It’s true. These drivers were simply too proud to pretend they couldn’t perform their jobs adequately. Not that they weren’t rebellious enough to defy the company. Indeed, they begged us to come up with an alternative plan—anything except forcing them to look incompetent. And fear of management reprisal never entered into it. The slow-down would’ve been by the book and entirely “legal.”

In truth, the average American not only wants to work, but strives to do a good job. People don’t want 20 hours a week; they want a real job—a full-time, 40-hour a week job. And it’s more than just the money. They want a destination, a place to go when they get up in the morning, something productive to give their lives structure. Such a pity that even so modest a goal as having a full-time job is now considered a “luxury.”

David Macaray, an LA playwright and author (“It’s Never Been Easy: Essays on Modern Labor”), was a former union rep.

David Macaray is a playwright and author. His newest book is “Nightshift: 270 Factory Stories.” He can be reached at dmacaray@gmail.com

Like What You’ve Read? Support CounterPunch
July 30, 2015
Bill Blunden
The NSA’s 9/11 Cover-Up: General Hayden Told a Lie, and It’s a Whopper
Richard Ward
Sandra Bland, Rebel
Jeffrey St. Clair
How One Safari Nut, the CIA and Neoliberal Environmentalists Plotted to Destroy Mozambique
Martha Rosenberg
Tracking the Lion Killers Back to the Old Oval Office
Binoy Kampmark
Dead Again: the Latest Demise of Mullah Omar
Kathy Kelly – Buddy Bell
No Warlords Need Apply: a Call for Credible Peacemaking in Afghanistan
Ramzy Baroud
Darker Horizons Ahead: Rethinking the War on ‘IS’
Stephen Lendman
The Show Trial of Saif Qaddafi: a Manufactured Death Sentence
John Grant
The United States of Absurdity, Circa 2015
Karl Grossman
The Case of John Peter Zenger and the Fight for a Free Press
Cesar Chelala
Cultural Treasures Are Also Victims of War
Jeff Taylor
Iowa Conference on Presidential Politics
July 29, 2015
Mike Whitney
The Politics of Betrayal: Obama Backstabs Kurds to Appease Turkey
Joshua Frank
The Wheels Fell Off the Bernie Sanders Bandwagon
Conn Hallinan
Ukraine: Close to the Edge
Stephen Lendman
What Happened to Ralkina Jones? Another Jail Cell Death
Rob Wallace
Neoliberal Ebola: the Agroeconomic Origins of the Ebola Outbreak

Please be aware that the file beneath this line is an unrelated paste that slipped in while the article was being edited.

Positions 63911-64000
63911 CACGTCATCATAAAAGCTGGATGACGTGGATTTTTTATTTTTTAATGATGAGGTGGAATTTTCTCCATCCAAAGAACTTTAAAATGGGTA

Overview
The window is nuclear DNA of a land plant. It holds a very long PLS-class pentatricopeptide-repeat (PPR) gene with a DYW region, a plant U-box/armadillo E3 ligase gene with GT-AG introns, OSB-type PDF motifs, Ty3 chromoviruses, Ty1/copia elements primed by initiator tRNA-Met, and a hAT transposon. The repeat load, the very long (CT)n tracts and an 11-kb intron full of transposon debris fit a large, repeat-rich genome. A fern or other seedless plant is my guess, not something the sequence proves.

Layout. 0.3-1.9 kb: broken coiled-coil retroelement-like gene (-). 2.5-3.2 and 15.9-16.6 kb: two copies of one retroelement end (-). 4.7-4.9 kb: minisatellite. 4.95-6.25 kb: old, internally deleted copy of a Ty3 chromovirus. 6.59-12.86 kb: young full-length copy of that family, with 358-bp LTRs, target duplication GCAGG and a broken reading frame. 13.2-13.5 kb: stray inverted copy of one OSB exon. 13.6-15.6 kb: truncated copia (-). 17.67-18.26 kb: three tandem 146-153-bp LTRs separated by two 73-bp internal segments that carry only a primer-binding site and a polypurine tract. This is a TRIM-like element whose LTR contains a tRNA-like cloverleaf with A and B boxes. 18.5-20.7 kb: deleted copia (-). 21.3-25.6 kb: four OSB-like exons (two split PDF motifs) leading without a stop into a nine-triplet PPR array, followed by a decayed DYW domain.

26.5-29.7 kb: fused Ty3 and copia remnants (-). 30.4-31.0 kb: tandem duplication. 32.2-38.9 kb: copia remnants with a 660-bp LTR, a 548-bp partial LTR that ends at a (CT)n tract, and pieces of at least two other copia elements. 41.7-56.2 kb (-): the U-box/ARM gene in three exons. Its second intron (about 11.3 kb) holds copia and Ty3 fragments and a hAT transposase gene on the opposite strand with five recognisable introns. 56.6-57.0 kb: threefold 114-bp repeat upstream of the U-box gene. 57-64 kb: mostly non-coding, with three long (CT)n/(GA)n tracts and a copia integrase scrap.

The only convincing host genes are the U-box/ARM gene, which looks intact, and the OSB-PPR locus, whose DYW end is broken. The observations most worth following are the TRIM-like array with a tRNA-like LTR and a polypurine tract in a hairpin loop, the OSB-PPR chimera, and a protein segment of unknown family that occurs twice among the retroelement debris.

Dmitry Rodionov
The ‘Ichkerization’ Crime Wave in Ukraine
Joyce Nelson
Scott Walker & Stephen Harper: a New Bromance
Bill Blunden
The Red Herring of Digital Backdoors and Key Escrow Encryption
Thomas Mountain
The Sheepdog Politics of Barack Obama
Farzana Versey
A President and a Yogi: Abdul Kalam’s Symbolism
Norman Pollack
America’s Decline: Internal Structural-Cultural Subversion
Foday Darboe
How Obama Failed Africa
Cesar Chelala
Russia’s Insidious Epidemic
Tom H. Hastings
Defending Democracy
David Macaray
Why Union Contracts are Good for the Country
Virginia Arthur
The High and Dry Sierras
Jon Langford
Mekons Tour Diary, the Season Finale, Mekonception in Redhook
July 28, 2015
Mark Schuller
Humanitarian Occupation of Haiti: 100 Years and Counting
Lawrence Ware
Why the “Black Church” Doesn’t Exist–and Never Has
Peter Makhlouf
Israel and Gaza: the BDS Movement One Year After “Protective Edge”
Carl Finamore
Landlords Behaving Badly: San Francisco Too Valuable for Poor People*
Michael P. Bradley
Educating About Islam: Problems of Selectivity and Imbalance
Binoy Kampmark
Ransacking Malaysia: the Najib Corruption Dossier
Michael Avender - Medea Benjamin
El Salvador’s Draconian Abortion Laws: a Miscarriage of Justice
Jesse Jackson
Sandra Bland’s Only Crime Was Driving While Black
Cesar Chelala
Effect of Greece’s Economic Crisis on Public Health
Mel Gurtov
Netanyahu: An Enemy of Peace
Joseph G. Ramsey
The Limits of Optimism: E.L. Doctorow and the American Left
George Wuerthner
Bark Beetles and Forest Fires: Another Myth Goes Up in Smoke
Paul Craig Roberts - Dave Kranzler
Supply and Demand in the Gold and Silver Futures Markets
Eric Draitser
China’s NGO Law: Countering Western Soft Power and Subversion
Harvey Wasserman
Will Ohio Gov. Kasich’s Anti-Green Resume Kill His Presidential Hopes?
Jon Langford
Mekons Tour Diary, Episode 4, a Bowery Ballroom Blitz